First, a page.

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JPMorgan is ‘positive’ on China stocks and ‘constructive’ on its property

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A real estate construction site in Wanxiang City, Huai ‘an City, East China’s Jiangsu province, May 17, 2024. 

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JPMorgan is “positive” on China stocks and “constructive” on its real estate sector as the world’s second-largest economy strives to prop up its equity and property markets.

JPMorgan’s view on China stocks is “tilted in the positive direction,” said Wendy Liu, the firm’s chief Asia and China equity strategist.

Speaking to CNBC’s Sri Jegarajah at the JPMorgan Global China summit, Liu said that while she expects the recent sharp rally in Chinese stocks to pause in the short term, she was confident that earnings will improve in 2024 compared to 2023.

“Earnings drive share performance. And investors when they see earnings growth, they’ll be interested.”

China’s CSI300 equity benchmark hit an eight-month high on Monday, and is up 4.97% so far this year at 3,601.48. Liu, who expects the index to hit 3,900 by the end of the year, said that China market was still “among the cheapest” in Asia Pacific.

The country’s stock markets have been underperforming in recent years. Mainland China’s CSI300 was the third worst performing stock market in Asia, losing 11.38% last year. It also clocked losses in 2022 and 2021.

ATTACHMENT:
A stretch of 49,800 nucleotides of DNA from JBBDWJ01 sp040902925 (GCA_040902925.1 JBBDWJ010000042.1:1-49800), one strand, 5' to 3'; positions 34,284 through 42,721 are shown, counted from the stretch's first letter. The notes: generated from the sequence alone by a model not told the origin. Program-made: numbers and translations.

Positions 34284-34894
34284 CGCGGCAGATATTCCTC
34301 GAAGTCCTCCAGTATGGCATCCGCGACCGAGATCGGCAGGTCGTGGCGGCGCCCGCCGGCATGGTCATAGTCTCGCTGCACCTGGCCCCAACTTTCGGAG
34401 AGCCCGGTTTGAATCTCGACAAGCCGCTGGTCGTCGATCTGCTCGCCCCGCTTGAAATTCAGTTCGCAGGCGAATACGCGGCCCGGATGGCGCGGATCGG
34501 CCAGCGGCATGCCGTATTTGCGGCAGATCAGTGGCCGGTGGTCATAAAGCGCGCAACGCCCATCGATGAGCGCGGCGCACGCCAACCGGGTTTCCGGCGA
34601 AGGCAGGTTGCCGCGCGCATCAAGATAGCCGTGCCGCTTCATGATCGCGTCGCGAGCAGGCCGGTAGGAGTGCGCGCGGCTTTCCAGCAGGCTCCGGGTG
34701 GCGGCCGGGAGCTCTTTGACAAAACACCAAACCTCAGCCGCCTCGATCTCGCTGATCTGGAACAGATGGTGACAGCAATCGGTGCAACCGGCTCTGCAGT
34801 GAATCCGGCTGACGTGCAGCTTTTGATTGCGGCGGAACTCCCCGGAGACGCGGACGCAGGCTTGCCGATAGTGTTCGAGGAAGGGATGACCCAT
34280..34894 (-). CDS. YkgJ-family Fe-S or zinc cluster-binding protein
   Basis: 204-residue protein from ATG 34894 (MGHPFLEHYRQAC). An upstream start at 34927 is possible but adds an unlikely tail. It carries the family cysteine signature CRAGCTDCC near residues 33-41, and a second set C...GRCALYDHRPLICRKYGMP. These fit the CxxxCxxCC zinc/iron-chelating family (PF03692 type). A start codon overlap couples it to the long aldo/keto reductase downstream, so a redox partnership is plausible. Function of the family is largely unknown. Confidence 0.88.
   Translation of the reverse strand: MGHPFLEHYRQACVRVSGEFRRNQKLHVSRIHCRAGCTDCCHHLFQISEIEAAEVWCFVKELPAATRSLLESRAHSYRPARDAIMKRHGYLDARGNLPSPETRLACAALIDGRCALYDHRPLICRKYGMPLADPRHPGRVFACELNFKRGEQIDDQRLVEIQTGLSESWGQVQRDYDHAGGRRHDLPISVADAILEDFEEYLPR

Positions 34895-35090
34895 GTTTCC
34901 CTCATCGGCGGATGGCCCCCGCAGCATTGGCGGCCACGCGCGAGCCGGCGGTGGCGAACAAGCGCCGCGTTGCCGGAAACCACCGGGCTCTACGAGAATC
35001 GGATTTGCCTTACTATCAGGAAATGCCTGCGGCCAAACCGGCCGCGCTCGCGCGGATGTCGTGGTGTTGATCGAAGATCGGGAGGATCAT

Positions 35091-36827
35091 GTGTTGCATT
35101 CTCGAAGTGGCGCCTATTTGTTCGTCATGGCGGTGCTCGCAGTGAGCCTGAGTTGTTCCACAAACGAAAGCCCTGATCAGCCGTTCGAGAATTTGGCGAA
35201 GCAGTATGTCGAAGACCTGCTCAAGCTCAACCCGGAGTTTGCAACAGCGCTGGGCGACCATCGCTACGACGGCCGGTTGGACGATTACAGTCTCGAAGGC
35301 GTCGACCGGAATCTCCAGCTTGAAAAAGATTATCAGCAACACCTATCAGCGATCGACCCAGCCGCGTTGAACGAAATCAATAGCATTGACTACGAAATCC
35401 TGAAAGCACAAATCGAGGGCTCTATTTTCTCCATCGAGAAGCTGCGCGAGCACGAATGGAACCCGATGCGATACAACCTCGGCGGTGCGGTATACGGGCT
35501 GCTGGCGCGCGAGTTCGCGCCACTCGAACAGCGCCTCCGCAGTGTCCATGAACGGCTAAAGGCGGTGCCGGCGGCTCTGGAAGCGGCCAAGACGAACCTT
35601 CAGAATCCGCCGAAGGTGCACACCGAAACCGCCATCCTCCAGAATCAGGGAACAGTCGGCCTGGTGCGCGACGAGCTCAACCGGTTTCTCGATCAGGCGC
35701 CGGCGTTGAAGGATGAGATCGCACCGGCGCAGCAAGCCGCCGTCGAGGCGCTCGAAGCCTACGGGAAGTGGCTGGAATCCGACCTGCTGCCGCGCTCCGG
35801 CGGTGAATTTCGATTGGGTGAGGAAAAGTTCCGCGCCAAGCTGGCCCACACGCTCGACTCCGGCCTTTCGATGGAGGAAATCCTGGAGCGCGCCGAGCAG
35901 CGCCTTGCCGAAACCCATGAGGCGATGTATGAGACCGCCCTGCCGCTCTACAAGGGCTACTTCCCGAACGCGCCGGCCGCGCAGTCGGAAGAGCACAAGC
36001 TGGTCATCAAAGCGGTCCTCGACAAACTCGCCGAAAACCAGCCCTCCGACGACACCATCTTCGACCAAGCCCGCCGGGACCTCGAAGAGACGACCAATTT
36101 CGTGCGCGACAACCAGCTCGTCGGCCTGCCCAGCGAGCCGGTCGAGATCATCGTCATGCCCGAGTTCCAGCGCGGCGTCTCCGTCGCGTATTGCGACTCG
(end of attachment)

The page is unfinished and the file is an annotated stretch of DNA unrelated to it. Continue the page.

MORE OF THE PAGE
Hong Kong’s Hang Seng index recorded its fourth straight year of declines in 2023, losing 14% last year.

Chinese authorities have strived to prop up the country’s equities through measures aimed at increasing market liquidity, as well as issuing warnings against malpractices.

Liu is optimistic about China’s market reform after new chairman Wu Qing was appointed as the head of the China Securities Regulatory Commission, saying that the CSRC had introduced supply side reforms.

Under Wu, the CSRC has established tighter rules for the listing and delisting of companies, as well as issuing warnings to firms with insufficient dividend policies.

The measures make it easier to penalize firms for regulatory violations or if there are problems with their financial reporting.

When asked about the Chinese real estate sector, Liu said it was at an “inflection point,” and that JPMorgan was “constructive” on the sector.

Last week, Chinese authorities pledged new support for state-owned enterprises to enable them to buy unsold apartments.

This included a provision of 300 billion yuan ($42.25 billion) from the People’s Bank of China to financial institutions to lend to local state-owned enterprises (SOEs) so they can buy unsold apartments that have already been built.

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